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TalkTalk have created this exclusive biography of Eric Bana - we believe it to be the most comprehensive on the web
Eric Bana's career brings hope to all aspiring screen actors. Seldom has someone of such narrow cinematic experience climbed the Hollywood ladder so rapidly. Who was he, after all, this guy who single-handedly carried Ang Lee's mega-blockbuster The Hulk, then grabbed the role of Hector, arch-enemy of Brad Pitt's Achilles in Troy? Sure, he stood out in Ridley Scott's Black Hawk Down, but weren't Ewan McGregor and Josh Hartnett the up-and-coming stars there? Who exactly was this Eric Bana? Just some populist mimic from Australia? Surely that could not be.
He was born Eric Banadinovich in Melbourne, Australia, on the 9th of August, 1968, the son of a Croatian father (Ivan, from Zagreb and manager for Caterpillar Inc, a tractor company) and German mother, Eleanor, a hairdresser. Eric was the younger of two brothers, the other being Anthony, three years older and now a banker. Though Eric would grow to 6' 3", he would still be short by his family's standards, Anthony measuring a hefty 6' 8".
As a kid Eric lived a typical suburban life in Tullamarine, out on the western edge of the city, near the airport. Melbourne is famed as the most vibrantly cosmopolitan of Australian towns, but Bana's upbringing was typically Aussie. He describes his young self as an "infatuated rev-head", obsessed with cars and motorbikes. It's an obsession that lasts to this day. Having driven in big races like the Targa Tasmania and the Adelaide Classic, in 2003 Bana would become the official patron of the Dick Johnson Racing Company - the former star driver Johnson being one of Eric's earliest heroes. And remember, this was nothing like the glamorous, money-drenched world of Formula One or Indie Car - this was about the V8 Supercar Championship, rough and hard, more Mad Max than Monza. Bana was staying true to his working-class roots.
For Bana, school was fairly uneventful. He was bright and powerful, but the thing that marked him most was a singular tragedy. When a very close friend died from cancer, young Eric was profoundly affected. Harshly taught the lesson that we can take nothing for granted, he felt fortunate for every new day and, heeding his Dad's dictum that "luck is preparation met by opportunity", put his all into everything he did. And what he did mostly was obsess over cars. At the age of 14 he seriously considered leaving school to become a mechanic, finally being persuaded against it by his father. Ivan would show his appreciation for his son's choice the next year when buying Eric his first motor, a clapped-out 1974 Ford XB Falcon GT Coupe. The boy would work on it endlessly.
On leaving school, Eric worked as a labourer for a transport company down on the wharf. This was just one in a string of menial jobs, including washing cars at a service station, pushing trolleys at Coles New World and picking up glasses in bars. They didn't forward his career much but, along with that rev-head adolescence, they did bring him into contact with a host of unusual and eccentric characters, many of whom, as a natural mimic, he would study and imitate for laughs. He was already aware of his gift for entertaining people and, naturally influenced by the thrills and spills of Mad Max, had decided he wanted to act.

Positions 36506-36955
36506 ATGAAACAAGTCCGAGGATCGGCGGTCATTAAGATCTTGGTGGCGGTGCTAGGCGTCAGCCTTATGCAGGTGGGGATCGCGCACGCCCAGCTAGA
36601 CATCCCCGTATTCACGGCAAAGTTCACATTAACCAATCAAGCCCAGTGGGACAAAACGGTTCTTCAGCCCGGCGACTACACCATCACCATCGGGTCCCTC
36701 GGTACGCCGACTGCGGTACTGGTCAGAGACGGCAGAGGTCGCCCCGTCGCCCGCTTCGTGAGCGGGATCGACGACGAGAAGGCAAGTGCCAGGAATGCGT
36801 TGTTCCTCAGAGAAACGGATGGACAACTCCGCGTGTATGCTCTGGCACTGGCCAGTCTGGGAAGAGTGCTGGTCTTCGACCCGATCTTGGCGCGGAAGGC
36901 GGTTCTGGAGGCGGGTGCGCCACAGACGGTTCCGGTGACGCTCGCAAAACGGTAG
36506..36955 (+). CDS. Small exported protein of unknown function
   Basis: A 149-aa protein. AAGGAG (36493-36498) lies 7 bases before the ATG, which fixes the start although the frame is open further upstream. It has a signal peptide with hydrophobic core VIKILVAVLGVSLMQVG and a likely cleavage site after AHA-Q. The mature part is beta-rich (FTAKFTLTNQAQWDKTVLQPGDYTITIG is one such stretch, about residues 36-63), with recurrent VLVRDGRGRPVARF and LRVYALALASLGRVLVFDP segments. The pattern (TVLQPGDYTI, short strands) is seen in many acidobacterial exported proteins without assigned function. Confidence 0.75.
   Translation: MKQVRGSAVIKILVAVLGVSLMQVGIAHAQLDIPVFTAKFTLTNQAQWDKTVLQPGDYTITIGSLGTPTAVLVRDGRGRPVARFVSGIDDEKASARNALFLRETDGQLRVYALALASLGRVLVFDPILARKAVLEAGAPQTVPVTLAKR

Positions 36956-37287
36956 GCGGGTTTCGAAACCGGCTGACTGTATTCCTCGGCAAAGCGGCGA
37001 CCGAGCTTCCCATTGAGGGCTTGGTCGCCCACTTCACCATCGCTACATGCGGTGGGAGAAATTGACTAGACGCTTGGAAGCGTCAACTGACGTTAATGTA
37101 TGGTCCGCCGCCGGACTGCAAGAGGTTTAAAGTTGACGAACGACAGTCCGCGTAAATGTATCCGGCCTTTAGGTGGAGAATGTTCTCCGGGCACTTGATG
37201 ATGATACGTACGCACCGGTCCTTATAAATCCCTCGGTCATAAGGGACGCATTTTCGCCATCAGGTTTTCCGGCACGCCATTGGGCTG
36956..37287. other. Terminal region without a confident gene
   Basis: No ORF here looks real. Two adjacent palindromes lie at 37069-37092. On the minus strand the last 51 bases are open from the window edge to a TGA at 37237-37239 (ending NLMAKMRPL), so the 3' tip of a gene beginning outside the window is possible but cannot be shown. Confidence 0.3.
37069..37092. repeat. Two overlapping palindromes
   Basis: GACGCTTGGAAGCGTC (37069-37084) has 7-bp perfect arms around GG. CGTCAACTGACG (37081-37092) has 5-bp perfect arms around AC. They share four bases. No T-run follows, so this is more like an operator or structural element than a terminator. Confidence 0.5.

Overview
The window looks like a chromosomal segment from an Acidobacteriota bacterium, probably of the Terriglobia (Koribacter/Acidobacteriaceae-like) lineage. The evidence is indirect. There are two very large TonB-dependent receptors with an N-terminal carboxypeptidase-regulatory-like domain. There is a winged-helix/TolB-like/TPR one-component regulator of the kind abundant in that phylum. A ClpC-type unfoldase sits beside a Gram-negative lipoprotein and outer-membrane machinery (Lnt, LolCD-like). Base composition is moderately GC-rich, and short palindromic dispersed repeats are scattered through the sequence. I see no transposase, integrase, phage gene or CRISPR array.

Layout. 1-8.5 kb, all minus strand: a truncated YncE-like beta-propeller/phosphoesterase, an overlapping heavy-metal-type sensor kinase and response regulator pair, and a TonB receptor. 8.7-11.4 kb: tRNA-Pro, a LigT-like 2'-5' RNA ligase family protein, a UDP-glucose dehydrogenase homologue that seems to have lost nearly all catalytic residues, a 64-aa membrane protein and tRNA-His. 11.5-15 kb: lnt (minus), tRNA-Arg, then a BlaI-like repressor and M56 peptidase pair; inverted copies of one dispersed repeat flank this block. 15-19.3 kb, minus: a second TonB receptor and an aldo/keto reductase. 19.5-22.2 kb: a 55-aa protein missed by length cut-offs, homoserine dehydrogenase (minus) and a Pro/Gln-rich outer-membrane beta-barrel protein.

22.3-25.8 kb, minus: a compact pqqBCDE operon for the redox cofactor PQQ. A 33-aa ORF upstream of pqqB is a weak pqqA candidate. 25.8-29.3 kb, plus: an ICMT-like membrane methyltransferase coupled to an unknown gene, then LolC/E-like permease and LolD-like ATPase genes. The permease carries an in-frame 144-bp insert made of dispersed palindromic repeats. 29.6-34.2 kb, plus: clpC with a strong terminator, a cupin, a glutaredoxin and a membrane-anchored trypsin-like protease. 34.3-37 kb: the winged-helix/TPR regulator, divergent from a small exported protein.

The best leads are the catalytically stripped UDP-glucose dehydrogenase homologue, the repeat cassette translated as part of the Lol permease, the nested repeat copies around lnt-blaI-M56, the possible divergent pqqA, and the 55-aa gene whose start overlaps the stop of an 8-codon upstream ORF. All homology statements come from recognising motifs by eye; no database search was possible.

But it was another influence that first kick-started him on the road to the top. A big fan of Richard Pryor, he was forever cracking people up with his gags, pranks and rapidly growing collection of impressions. Come 1991, while working as a barman at Melbourne's Castle Hotel, he was persuaded to try his hand at stand-up and proved an immediate success. For the next two years, he played at inner-city pubs, supporting himself by clearing tables. As ever, he was preparing for opportunity. One fellow comic remembers how Eric, unlike all the others, had business cards printed up - no chance would pass him by.
The first big one came with a performance on Steve Vizard's Tonight Live show. This led to an invitation to join the Full Frontal team, a comedy troupe with a very popular TV sketch series. Eric's impressions of Columbo, Arnold Schwarzenegger, Ray Martin, Sylvester Stallone, John Farnham, Tom Cruise and Warwick Copper would make him one of the show's most popular turns. He'd also invent characters, one being Peter from Melbourne (pronounced Poida from Melben), a keen kid with a Megadeth teeshirt and dreadful mullet, who'd bring a very new style to interviewing such celebrities as John Wayne Bobbitt. When he finally left in 1996 - by which time he had toured Australia's club circuit with Full Frontal and was a stand-up star in his own right - he produced, wrote and starred in a solo special, simply called Eric, for Channel Seven. It was such a success that it led his own series, The Eric Bana Show Live, which saw him interviewing star guests, performing skits and, unusually, sat in his car hilariously setting the world to rights.
Unfortunately, The Eric Bana Show Live was not a ratings success and was not given a second series, despite Eric being named Most Popular Comedian at the Logies and hosting a Comic Relief special that raised $380,000 for Community Aid Abroad. Yet this made no odds to Bana who'd already set his sights on an acting career. Inevitably, given his meteoric rise, when he made his screen debut in 1997 it was in one of Australia's biggest ever hits, The Castle. This took him right back to his roots as it featured the working-class Kerrigan family, living right beside the airport. A little band of Candides they believe everything is right in their world, despite the constant thundering of aircraft, then are forced to protect their lowly abode when airport expansion results in a compulsory purchase order. Eric's role, as the daughter's kickboxing accountant husband, was small, but it was a great start. The movie was a major sleeper hit. Filmed in eleven days for just $19,000, it was bought by Miramax for $6 million.
Having married Rebecca Gleeson, daughter of the Australian High Court Chief Justice Murray Gleeson and former publicist for the Seven Network (she'd give birth to son Klaus in 1997, then daughter Sophia in 2002), Bana moved on to what would be his breakthrough role. This was in Chopper, a fictionalised biopic of Mark Brandon "Chopper" Read, one of Australia's most notorious criminals, who claimed to have killed 19 people and cut off his own ears in prison to avoid being whacked by enemies. Having turned to writing about his exploits, he'd become a best-selling author and a master of (often unbelievable) self-publicity.